11 Steps to Owning Your Home

These days, owning your own home is no easy feat. You need to save for a deposit, get the right loan and find the perfect home. Not to mention having the time to enjoy the simple pleasures in life, such as a delicious smashed avocado on toast. By following the steps below, you can move from being a 'home dreamer' to 'home owner' and enjoy the rewards of owning your own home.

Owning your own home is a great dream. But don't be fooled. It will require you to make some major sacrifices and finding a home requires discipline and effort, not to mention cash. But with some determination and help from governments Australia-wide, you can get on the road to home ownership. We outline 11 basic steps which will help you achieve your dream and turn it into a reality.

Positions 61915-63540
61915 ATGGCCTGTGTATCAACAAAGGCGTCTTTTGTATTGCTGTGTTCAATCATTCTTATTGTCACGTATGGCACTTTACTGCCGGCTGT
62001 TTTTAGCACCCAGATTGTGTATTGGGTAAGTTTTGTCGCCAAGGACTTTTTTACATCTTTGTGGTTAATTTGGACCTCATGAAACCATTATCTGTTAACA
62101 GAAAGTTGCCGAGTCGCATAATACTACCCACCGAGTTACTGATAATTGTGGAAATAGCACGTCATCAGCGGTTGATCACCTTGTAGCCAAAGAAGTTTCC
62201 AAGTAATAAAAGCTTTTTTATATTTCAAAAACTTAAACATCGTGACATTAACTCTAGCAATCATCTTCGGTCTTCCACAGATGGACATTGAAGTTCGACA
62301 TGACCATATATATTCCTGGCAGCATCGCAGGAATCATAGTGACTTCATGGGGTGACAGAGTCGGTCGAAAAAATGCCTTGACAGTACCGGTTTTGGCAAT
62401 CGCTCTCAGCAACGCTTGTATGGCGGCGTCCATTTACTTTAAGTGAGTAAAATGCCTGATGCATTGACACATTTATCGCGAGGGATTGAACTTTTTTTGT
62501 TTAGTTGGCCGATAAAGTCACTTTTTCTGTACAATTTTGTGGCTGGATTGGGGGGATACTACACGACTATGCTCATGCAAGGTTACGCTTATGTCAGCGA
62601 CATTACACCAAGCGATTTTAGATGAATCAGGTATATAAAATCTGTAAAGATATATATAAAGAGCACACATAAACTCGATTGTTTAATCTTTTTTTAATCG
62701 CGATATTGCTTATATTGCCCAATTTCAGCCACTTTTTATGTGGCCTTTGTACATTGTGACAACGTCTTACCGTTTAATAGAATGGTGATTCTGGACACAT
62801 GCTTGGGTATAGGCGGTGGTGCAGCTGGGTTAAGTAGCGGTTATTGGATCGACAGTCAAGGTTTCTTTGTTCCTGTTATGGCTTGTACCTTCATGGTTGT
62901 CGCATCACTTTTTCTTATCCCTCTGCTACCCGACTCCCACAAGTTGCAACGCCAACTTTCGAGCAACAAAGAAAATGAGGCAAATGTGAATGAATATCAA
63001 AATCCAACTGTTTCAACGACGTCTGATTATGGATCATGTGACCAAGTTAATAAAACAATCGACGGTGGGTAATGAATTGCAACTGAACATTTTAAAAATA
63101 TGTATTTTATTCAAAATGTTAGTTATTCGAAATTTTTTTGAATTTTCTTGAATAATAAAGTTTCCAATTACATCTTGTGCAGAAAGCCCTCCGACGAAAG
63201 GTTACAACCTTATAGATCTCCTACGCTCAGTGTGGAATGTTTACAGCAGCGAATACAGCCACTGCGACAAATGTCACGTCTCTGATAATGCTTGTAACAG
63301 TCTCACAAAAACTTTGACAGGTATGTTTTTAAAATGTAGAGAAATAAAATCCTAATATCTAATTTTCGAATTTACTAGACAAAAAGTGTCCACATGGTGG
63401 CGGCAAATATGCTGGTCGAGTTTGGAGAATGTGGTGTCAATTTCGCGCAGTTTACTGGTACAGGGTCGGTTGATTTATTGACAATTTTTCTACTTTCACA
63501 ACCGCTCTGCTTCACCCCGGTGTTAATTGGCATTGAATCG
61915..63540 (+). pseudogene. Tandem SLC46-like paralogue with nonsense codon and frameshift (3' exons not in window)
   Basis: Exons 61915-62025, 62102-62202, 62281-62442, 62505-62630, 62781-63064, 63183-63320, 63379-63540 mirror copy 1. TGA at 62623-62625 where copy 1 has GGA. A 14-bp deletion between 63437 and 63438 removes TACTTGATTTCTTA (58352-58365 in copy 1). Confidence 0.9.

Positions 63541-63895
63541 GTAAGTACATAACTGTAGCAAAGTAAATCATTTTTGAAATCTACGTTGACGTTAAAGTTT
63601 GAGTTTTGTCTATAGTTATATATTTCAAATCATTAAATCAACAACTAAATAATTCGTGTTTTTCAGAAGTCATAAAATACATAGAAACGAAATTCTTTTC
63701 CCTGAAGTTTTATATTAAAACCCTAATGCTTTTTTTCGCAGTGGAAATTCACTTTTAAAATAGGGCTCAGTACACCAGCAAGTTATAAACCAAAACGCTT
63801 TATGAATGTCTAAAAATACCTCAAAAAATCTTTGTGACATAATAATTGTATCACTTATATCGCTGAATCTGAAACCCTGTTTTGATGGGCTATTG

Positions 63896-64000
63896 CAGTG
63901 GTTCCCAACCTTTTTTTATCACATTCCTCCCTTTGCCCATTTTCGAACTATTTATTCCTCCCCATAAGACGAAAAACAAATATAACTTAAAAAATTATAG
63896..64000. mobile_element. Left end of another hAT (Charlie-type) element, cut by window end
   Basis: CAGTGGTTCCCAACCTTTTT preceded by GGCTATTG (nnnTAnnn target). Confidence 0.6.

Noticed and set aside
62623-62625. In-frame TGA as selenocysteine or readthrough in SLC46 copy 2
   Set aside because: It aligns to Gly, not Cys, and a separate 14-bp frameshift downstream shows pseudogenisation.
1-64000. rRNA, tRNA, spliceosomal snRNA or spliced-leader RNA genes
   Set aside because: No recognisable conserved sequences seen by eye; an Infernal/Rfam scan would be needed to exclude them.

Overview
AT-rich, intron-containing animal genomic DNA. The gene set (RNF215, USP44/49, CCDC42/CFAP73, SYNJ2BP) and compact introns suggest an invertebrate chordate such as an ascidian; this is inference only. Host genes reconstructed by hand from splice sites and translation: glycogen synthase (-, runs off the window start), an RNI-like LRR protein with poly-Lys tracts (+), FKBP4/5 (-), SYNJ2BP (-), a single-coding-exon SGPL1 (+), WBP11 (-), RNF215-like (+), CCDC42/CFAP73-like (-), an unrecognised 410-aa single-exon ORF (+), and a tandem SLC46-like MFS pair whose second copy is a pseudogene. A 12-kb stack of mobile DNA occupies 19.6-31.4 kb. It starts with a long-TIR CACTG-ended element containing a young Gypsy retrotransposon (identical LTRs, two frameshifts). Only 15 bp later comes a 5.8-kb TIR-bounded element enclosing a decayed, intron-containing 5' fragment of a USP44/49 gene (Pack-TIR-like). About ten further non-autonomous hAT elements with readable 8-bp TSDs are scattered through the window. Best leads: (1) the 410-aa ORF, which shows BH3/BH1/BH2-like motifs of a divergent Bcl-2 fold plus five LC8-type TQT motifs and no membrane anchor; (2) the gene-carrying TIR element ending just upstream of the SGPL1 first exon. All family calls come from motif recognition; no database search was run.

Step 1 - How much can you borrow

You should determine how much you can borrow. This amount will vary from lender to lender, and many lenders now offer online calculators that allow you to determine your borrowing limit. You can also ask mortgage brokers, who will have a good idea of how much the lenders on their panel will lend to you based on your income, debts, assets, number of dependants and whether you are buying the property alone or with somebody else.

Step 2 - Claim government helping hands

There are several rebates available for first home buyers from state and federal governments.